Reilly declined to go into any detail about the case or to describe the evidence that led him to the conclusion that Billups did not rape Jane Doe in November 1997.
“You and your colleague can continue to work this story until the cows come home but you will not be able to change the bottom line … .” Reilly said in an email. “Mr. Billups is telling the truth about the incident you refer to. You called me and I’ve tried to help you but enough is enough … case closed.”
Billups, a former NBA champion, spent most of his vaunted career without the 1997 allegation at the forefront.
When the Blazers announced their coaching search in early June, Billups was one of two candidates publicly endorsed by star point guard Damian Lillard, who later said he hadn’t been aware of the allegation. The other was Jason Kidd, who previously pleaded guilty to hitting his ex-wife. Kidd withdrew his name early in the Blazers’ search and took a head coach position with the Dallas Mavericks.
Olshey had already hired Billups once, signing him as a player in 2011 when Olshey was general manager for the Los Angeles Clippers.
After news leaked that Billups was a top choice for the Blazers position, the team received blowback from fans over the allegation, and over the news that the Blazers had passed over Becky Hammon, another finalist with more coaching experience. Billups is in his first year as an assistant coach with the Clippers. Hammon, a former WNBA player, has been a San Antonio Spurs assistant coach for the past eight years under Gregg Popovich, who is widely considered one of the top coaches in NBA history. Hammon would have become the NBA’s first female head coach.
The Blazers’ investigation into the 1997 rape allegations appears to have taken place in a matter of days. Olshey told reporters the team’s investigation took place after the Blazers offered Billups the position. According to reporting from ESPN and The Athletic, the Blazers were conducting final interviews the week of June 21. On June 27, the team announced it had scheduled an introductory press conference for a new head coach, without naming Billups. Olshey and Billups spoke to reporters on June 29.
The day after the press conference, The Athletic reported through an unnamed source that the Blazers had commissioned a former FBI investigator to retrace the case, which, according to the report, involved re-interviewing witnesses and watching tapes of past interviews.
The police department in Waltham, Massachusetts, the Boston suburb where the alleged rape occurred, said it had received just one recent inquiry regarding Billups. That request came from Dave Hallman, who runs the Oregon-based security firm Alder Group.
Hallman didn’t respond to calls and written questions from OPB.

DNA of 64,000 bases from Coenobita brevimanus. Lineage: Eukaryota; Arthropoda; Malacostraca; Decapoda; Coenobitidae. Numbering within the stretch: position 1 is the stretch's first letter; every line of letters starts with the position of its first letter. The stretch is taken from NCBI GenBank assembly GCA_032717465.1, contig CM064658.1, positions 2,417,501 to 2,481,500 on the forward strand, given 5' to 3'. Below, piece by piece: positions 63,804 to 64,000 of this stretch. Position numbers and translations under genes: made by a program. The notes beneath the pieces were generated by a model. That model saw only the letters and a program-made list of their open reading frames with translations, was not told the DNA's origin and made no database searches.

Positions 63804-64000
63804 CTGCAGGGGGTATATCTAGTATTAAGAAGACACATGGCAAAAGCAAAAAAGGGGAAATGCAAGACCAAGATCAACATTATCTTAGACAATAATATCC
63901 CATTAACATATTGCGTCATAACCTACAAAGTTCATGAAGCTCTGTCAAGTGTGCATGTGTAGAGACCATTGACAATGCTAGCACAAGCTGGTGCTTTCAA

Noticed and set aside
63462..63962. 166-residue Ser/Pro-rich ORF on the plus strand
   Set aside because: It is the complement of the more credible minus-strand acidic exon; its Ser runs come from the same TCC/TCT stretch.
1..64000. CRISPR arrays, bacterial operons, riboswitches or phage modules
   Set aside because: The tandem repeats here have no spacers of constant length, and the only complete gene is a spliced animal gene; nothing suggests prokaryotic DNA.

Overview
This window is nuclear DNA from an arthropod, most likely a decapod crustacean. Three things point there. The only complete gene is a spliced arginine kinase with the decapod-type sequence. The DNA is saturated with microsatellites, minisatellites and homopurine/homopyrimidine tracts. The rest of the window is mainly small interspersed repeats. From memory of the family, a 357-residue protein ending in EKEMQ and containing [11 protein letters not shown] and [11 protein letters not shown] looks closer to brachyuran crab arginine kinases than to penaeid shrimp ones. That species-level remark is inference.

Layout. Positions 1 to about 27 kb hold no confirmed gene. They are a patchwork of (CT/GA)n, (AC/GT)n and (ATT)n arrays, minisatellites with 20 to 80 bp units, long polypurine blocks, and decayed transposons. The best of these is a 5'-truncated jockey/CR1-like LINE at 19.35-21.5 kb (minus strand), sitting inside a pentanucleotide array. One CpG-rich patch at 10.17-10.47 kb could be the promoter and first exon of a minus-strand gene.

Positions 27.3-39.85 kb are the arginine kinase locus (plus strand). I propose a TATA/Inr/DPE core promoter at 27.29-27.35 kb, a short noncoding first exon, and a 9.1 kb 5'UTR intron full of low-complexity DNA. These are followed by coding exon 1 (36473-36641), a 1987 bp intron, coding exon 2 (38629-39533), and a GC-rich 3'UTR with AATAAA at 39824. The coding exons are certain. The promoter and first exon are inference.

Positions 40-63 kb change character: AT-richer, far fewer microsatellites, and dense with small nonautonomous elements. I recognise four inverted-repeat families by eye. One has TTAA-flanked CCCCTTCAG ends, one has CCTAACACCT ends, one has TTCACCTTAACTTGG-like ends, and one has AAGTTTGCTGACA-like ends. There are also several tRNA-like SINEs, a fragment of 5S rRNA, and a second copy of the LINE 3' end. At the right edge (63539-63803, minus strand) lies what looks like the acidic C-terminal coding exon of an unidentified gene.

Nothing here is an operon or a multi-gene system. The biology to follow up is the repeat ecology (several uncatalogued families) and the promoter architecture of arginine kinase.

According to his website, Hallman is a former FBI agent whose firm specializes in due diligence backgrounding, professional sports risk management and pre-draft backgrounding for professional sports teams.
The Blazers did not respond to a request for comment, making it unclear what interview tapes the investigator may have reviewed, or how they would have obtained them.
Massachusetts law prohibits police from releasing any information about reports of sexual assault or domestic violence, meaning any tapes or police reports would have been difficult for an independent investigator to procure.
The Waltham Police Department said it received Hallman’s request for information about Billups on June 24.
“No information was released by our department,” Capt. Steven R. Champeon of the Waltham Police Department said via email.
News of Billups’ hiring broke the next day.
The Blazers and Vulcan Inc., the company that owns the team, declined multiple requests to comment on OPB’s findings.
“While we recognize additional questions and concerns have been expressed, we believe Chauncey is a person of incredible character and we are confident in our decision to hire him and believe he is the right person to lead our team,” Ashley Clinkscale, the Blazers’ senior vice president for communications, community and diversity, said in an emailed response. “We took the allegations very seriously by commissioning a thorough and independent investigation into the incident in 1997, in addition to our normal course of vetting employees, players, and leadership.”
There is no legal reason the Trail Blazers could not release findings of their investigation into Billups or details on how it was done, said Elizabeth Tippett, professor at the University of Oregon School of Law. Tippett, a former Silicon Valley employment lawyer who now studies and teaches employment law, published a paper in 2018 on the legal implications of the #MeToo movement.
She said the fact that the accuser’s attorney wasn’t contacted indicates to her the team’s inquiry was closer to a reference check than a full investigation.